Pakesley is a ghost town in the Parry Sound District of Ontario, located on the Bolton to Sudbury line of the Canadian Pacific Railway in Mowat Township. It is named for the Pakeskag River, that drains the local area north to the Pickerel River. Formerly a station and passing track on the CPR, this portion of the line from Bala to Sudbury was opened to traffic June 15, 1908.
From this point, Lauder, Spears and Howland, built a logging railway to their sawmill at Lost Channel in 1917. Owing to financial difficulties, the Key Valley Railway and the sawmill at Lost Channel was taken over by the Schroeder Mills & Timber Company, for whom James Lauder, Joseph Spears and L. B. Howland, had originally contracted to do.
At Pakesley, a lumber storage yard was established. The wood was stacked with spaces between the boards to allow air drying of the lumber, for 3 months to a year before it could be shipped. The lumber yard was said to have almost seven miles of railway siding.
At the site a post office, store, hotel, restaurant and an Ontario Department of Lands and Forests fire headquarters was erected. This was a watchtower and rangers station.
The original railway station was an old wooden box car, removed from its wheels and set on blocks near the tracks. As business grew, this was replaced with a two-story railway station also of wood construction, where the agent and his family slept. By 1924, the population stood at approximately 150 people. As there were more travellers, the CPR expanded their facility to a seven-room train station.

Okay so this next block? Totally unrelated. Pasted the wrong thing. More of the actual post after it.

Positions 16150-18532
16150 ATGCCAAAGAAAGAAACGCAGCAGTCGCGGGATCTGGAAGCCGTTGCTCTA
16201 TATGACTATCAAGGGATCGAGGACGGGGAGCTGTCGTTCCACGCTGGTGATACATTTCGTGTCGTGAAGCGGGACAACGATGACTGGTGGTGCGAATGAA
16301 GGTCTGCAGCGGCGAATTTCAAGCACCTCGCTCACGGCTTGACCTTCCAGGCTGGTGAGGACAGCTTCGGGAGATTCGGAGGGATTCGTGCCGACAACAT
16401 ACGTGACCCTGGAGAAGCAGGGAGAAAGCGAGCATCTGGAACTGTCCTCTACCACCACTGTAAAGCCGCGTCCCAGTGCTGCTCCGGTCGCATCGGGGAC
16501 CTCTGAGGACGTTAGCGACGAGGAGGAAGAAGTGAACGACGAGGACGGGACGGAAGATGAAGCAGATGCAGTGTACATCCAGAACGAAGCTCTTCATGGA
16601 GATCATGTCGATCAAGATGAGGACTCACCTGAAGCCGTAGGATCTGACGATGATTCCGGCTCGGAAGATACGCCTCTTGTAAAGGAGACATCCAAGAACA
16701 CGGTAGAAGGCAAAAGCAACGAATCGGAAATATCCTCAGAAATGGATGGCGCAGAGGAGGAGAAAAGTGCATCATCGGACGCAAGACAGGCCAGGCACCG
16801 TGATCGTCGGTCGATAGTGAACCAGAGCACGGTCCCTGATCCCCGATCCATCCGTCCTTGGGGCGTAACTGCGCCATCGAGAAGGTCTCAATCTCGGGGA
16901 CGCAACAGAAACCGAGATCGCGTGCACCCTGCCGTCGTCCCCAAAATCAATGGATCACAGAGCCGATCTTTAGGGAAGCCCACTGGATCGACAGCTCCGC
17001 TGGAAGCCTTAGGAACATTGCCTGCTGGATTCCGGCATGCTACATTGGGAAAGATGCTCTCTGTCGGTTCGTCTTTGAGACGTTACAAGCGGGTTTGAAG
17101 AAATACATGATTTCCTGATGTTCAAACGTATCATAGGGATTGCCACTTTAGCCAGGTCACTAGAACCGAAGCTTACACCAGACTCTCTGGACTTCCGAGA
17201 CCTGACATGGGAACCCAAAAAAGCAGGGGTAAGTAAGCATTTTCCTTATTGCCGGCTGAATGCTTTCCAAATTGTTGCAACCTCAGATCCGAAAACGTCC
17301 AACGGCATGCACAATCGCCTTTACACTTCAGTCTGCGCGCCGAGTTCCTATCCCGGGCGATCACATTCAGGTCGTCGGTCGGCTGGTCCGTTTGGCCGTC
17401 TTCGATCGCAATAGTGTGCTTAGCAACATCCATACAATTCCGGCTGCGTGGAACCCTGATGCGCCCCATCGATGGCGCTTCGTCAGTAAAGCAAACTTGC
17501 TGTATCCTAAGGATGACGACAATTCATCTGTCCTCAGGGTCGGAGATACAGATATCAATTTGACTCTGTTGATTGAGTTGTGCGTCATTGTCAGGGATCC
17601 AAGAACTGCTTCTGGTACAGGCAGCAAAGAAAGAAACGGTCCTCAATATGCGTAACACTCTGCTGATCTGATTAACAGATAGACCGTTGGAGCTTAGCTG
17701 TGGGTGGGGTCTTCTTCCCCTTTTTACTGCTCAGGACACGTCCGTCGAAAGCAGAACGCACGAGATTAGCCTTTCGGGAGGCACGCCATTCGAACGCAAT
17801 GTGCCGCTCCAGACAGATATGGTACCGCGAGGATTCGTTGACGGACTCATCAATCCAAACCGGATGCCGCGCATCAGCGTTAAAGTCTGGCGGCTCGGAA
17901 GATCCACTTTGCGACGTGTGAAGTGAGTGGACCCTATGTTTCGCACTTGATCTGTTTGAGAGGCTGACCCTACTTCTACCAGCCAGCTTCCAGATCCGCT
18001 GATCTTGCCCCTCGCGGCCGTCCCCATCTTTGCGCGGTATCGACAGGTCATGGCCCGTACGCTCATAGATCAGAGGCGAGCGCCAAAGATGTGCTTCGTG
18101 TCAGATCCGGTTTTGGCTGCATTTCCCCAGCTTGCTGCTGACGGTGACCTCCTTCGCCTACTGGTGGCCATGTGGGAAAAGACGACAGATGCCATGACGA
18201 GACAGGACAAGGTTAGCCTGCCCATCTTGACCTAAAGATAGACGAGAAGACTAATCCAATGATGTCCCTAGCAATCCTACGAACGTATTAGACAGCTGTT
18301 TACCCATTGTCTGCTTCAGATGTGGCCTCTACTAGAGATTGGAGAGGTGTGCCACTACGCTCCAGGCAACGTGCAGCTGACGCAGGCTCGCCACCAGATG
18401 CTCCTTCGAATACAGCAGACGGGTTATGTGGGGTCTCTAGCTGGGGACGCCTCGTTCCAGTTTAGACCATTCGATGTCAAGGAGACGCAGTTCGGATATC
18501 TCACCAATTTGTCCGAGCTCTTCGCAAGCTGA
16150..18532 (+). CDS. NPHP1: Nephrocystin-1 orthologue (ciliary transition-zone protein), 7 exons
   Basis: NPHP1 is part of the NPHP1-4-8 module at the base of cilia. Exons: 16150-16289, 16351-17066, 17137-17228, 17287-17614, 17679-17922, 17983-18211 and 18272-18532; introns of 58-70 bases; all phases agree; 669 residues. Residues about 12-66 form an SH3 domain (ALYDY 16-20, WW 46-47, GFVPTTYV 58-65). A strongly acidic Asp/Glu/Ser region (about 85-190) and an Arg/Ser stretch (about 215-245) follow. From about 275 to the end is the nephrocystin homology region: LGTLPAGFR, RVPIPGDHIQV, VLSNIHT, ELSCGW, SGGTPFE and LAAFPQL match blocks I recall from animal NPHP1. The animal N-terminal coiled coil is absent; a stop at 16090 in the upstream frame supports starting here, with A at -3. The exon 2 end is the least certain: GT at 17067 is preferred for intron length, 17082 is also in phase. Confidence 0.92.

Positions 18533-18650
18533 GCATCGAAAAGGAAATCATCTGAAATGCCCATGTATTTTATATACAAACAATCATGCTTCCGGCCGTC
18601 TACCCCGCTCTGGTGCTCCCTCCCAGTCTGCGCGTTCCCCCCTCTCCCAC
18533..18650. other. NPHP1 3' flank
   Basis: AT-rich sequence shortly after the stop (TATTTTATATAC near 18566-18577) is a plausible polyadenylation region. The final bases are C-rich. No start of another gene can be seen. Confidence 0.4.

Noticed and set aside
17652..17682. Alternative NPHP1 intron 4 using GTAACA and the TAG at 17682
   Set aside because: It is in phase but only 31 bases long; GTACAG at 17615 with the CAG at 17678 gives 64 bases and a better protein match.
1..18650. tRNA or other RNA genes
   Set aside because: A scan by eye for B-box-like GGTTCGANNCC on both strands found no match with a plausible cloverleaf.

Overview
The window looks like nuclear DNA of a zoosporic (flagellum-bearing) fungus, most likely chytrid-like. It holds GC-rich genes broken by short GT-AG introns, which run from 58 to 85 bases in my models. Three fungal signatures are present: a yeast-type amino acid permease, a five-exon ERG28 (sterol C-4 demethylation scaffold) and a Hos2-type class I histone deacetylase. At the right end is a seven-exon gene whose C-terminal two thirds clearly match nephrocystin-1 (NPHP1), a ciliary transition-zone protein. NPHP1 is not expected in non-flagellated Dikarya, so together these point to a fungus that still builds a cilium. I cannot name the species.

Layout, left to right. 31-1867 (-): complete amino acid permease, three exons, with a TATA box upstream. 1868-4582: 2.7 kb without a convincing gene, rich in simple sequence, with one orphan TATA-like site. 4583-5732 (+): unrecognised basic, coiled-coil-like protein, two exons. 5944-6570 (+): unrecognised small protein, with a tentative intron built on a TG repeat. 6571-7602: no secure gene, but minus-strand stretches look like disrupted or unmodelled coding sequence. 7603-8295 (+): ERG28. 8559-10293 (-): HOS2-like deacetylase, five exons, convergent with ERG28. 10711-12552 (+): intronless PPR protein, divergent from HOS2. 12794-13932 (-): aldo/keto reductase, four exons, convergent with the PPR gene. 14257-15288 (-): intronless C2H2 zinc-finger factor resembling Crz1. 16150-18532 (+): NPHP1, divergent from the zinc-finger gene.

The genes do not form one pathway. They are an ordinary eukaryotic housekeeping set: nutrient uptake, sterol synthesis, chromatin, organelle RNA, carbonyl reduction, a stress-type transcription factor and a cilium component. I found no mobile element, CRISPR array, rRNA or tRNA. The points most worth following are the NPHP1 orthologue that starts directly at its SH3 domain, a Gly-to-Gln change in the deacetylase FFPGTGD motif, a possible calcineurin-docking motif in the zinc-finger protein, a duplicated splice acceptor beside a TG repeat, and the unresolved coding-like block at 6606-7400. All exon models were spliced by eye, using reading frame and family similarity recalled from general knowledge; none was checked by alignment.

In addition, three boarding houses, two office buildings, stables and a warehouse were built. Not all workers lived in the boarding houses. Some workers built homes near the railway for their families. For the children, a school was built.
Like many one industry towns, it was boom and bust. When the pine was all gone, Schroeder, Mills & Timber Co. sold the Lost Channel mill to James Playfair & Co. of Midland. The operations continued, under the name Pakesley Lumber Company, producing hardwood lumber. Schroeder continued to operate the railway for the new firm, however, when fire destroyed the original Lost Channel sawmill in 1928, the flames quick spread to the adjacent engine house, taking with it two of the locomotives. A new smaller sawmill was constructed, which continued production during the depression.
With more than 40,000,000 feet of seasoned lumber stockpiled at Pakesley in 1933, all operations of the lumber company and the railway ceased. The lumber was disposed of and the rails of the Key Valley Railway were lifted by 1935 and the sawmill was removed by 1938. There are four original buildings remaining today, including the old school house and three homes which are still used as hunting camps and cottages. It is located on Highway 522, east of Highway 69.